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I've heard before that everything in physics can be thought of as either a field, or its excitation. Is there some intuitive explanation of how I can look at gravity, light, electromagnetism, etc as a field/excitation?

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There's not much that's "intuitive" about quantum field theory; that's why it took physicists so long to figure out. A better way to phrase it would be: fields are the fundamental building blocks of the universe (instead of particles). Particles, and the forces between them, are simply (quantum) excitations of those fields. –  Dmitry Brant Jun 7 '13 at 15:54
Related: physics.stackexchange.com/q/13157/2451 –  Qmechanic Jun 7 '13 at 16:22
Just a note: I think the idea of fields is much more intuitive than the standard pre-quantum field theory era interpretation. –  Dimensio1n0 Jun 8 '13 at 10:23
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2 Answers

up vote 4 down vote accepted

A field is just something that has a value at every spatial coordinate (or close to that). It is easy to think of gravity and electric/magnetic fields. Consider gravity, no matter where you go, you can always state the value of gravity at that position (and it's direction but that is not a necessary condition). For example, at sea level, we can say the acceleration due to gravity is $9.81m/s^2$ and at other places, like far out in intergalactic space, we can pick any location and say the gravity is (somewhere around) $0m/s^2$ (it's not, but that's pretty close). Similarly, we can do the same thing with electromagnetism; we can point to any spacial coordinate and give a value for the electric and magnetic fields. Barring some radical physics, usually you will find the values of a field to be continuous across space. Thus, you "could" think of a field like a body of water; for a vector field (like the ones you mentioned), each point in space would give the speed and direction of flow of the water. For a scalar field (no direction), each point would give the temperature of the water. Note while each point in the water may have different values, there will still be a smoothness/evenness to its flow.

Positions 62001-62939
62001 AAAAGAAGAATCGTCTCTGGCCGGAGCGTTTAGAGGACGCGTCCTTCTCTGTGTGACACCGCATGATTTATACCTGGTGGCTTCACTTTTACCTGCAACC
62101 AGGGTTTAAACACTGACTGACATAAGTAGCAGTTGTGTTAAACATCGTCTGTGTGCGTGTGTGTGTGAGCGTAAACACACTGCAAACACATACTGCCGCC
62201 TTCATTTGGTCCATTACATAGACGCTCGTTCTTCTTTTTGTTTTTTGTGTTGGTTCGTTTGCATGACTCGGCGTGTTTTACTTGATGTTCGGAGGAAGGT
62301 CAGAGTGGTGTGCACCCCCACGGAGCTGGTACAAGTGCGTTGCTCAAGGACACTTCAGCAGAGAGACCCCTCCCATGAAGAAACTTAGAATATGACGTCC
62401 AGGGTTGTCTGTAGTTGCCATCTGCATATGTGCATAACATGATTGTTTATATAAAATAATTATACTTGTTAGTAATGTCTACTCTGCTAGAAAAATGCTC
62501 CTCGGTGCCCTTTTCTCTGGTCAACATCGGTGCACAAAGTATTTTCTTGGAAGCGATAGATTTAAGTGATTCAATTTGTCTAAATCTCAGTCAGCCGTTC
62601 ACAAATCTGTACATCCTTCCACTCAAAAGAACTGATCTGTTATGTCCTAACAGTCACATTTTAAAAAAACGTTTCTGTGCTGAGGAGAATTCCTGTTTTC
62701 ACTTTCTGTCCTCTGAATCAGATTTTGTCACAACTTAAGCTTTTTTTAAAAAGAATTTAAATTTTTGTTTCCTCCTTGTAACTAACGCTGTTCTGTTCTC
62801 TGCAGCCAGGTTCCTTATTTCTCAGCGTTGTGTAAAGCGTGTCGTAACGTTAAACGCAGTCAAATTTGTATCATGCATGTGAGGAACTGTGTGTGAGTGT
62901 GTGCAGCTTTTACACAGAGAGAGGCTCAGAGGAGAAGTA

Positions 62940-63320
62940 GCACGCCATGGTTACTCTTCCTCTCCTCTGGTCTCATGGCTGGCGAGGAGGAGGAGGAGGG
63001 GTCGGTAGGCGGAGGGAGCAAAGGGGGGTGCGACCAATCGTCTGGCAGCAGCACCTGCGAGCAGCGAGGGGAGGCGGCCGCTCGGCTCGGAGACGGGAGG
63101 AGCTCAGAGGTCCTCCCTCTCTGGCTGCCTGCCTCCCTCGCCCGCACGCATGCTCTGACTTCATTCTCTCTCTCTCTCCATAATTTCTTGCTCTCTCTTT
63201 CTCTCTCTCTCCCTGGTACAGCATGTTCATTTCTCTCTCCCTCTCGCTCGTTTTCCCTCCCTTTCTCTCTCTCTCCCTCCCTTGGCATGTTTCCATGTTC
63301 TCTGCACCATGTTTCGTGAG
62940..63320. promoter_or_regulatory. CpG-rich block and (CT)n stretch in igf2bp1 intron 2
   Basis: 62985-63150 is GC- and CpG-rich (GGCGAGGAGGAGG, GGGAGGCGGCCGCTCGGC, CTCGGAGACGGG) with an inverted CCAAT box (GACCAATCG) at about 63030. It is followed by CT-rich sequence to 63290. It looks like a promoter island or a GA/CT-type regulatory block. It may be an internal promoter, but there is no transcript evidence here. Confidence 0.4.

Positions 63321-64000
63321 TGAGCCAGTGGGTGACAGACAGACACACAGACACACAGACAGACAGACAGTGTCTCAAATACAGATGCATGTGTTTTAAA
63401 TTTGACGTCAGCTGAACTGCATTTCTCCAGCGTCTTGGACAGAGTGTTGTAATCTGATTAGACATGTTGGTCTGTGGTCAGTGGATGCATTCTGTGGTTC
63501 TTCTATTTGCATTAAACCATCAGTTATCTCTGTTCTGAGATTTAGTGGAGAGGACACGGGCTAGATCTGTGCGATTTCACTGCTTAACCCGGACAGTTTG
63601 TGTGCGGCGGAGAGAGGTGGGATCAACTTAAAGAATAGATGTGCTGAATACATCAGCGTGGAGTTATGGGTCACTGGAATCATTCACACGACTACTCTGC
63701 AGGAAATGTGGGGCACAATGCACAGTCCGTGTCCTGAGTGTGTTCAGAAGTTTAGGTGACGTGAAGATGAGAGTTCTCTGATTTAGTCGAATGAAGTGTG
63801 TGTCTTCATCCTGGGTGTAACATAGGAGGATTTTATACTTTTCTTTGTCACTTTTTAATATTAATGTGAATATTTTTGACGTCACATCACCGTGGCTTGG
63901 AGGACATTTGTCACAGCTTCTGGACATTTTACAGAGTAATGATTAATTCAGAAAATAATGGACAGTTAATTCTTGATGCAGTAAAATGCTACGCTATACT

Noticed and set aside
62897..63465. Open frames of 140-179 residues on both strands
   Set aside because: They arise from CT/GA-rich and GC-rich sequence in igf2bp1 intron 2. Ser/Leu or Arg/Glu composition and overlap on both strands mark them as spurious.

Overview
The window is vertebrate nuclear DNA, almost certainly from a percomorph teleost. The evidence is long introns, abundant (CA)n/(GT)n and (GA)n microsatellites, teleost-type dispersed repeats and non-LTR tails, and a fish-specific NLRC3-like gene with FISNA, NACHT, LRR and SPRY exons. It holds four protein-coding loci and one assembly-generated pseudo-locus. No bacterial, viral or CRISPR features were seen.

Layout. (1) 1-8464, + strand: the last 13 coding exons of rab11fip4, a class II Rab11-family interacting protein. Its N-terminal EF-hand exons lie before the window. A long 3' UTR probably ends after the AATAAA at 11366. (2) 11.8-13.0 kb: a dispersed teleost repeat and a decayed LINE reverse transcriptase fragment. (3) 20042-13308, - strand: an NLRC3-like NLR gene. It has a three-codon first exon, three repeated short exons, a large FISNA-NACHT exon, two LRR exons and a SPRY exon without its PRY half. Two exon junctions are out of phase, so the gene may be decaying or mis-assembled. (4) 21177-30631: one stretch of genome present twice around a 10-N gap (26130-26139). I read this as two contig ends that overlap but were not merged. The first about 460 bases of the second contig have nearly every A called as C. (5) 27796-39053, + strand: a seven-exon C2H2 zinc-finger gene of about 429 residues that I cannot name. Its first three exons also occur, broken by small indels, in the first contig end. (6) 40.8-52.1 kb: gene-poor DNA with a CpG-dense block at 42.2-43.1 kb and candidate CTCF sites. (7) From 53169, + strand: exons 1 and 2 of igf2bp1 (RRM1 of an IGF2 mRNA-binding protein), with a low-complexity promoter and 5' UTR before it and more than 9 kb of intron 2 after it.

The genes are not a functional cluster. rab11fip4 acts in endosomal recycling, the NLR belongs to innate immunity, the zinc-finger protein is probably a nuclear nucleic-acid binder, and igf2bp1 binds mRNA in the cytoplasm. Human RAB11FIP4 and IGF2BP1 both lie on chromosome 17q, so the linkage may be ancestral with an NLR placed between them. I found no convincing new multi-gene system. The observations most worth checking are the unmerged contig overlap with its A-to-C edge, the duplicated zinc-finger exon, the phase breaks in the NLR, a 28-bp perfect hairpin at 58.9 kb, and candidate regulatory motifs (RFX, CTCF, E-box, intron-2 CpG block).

Light is slightly different. As you pointed out, it is an excitation of the EM fields. An excitation of a field is when the values of the field in some localized area are fluctuating/changing relatively rapidly. In my water analogy, it would be like waves/ripples in the water (depending on the amplitude of the excitation). The overall body is still flowing more or less the same, but in a localized area, there are relatively rapidly fluctuating values.

Hope that helps.

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that does help thanks for that. And similarly a "force" between these excitations can be thought of as how? –  user79950 Jun 8 '13 at 17:51
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A classical field is simply a space-time function $\Phi(x,y,z,t)$, whose parameters are space-time coordinates $x,y,z,t$, and $\Phi$ is a quantity depending of the considered problem.

For instance, the temperature $T$ could vary from time to time, and vary from one place to another place, so you can modelize this temperature as a field $T(x,y,z,t)$ depending on place and time.

In this example, temperature is a scalar quantity, but you can have also vectorial quantities, for instance, you can modelize the speed of the wind as a vector : $\vec v(x,y,z,t)$

Quantum fields are differents because real quantities becomes operators (you may think "operators" as a kind of "infinite" matrices). The difference with usual quantities, is that operators don't commute. (same thing as for matrices)

For instance, a real bosonic scalar quantum field $\phi$ must verify these non-commutation rules :

$$[\phi(x,y,z,t), \frac{\partial \phi(x',y',z',t)}{\partial t}] = i\delta(x - x')\delta(y - y')\delta(z - z')$$

You can make a decomposition of $\Phi$ on momentum space:

$$\Phi(x,y,z,t) = \int d^4\tilde k ~ [a(k) e^{-i k.x} + a^+(k) e^{+i k.x}]$$

Here the $a(k), a^+(k)$, which are operators too (they verify $[a(k), a^+(k')] = \delta^3(k - k')$), and could be seen as creation or anihilation of "particles" or "excitations of fields".

You can describe electromagnetism as quantum fields, using the same kind of above tools

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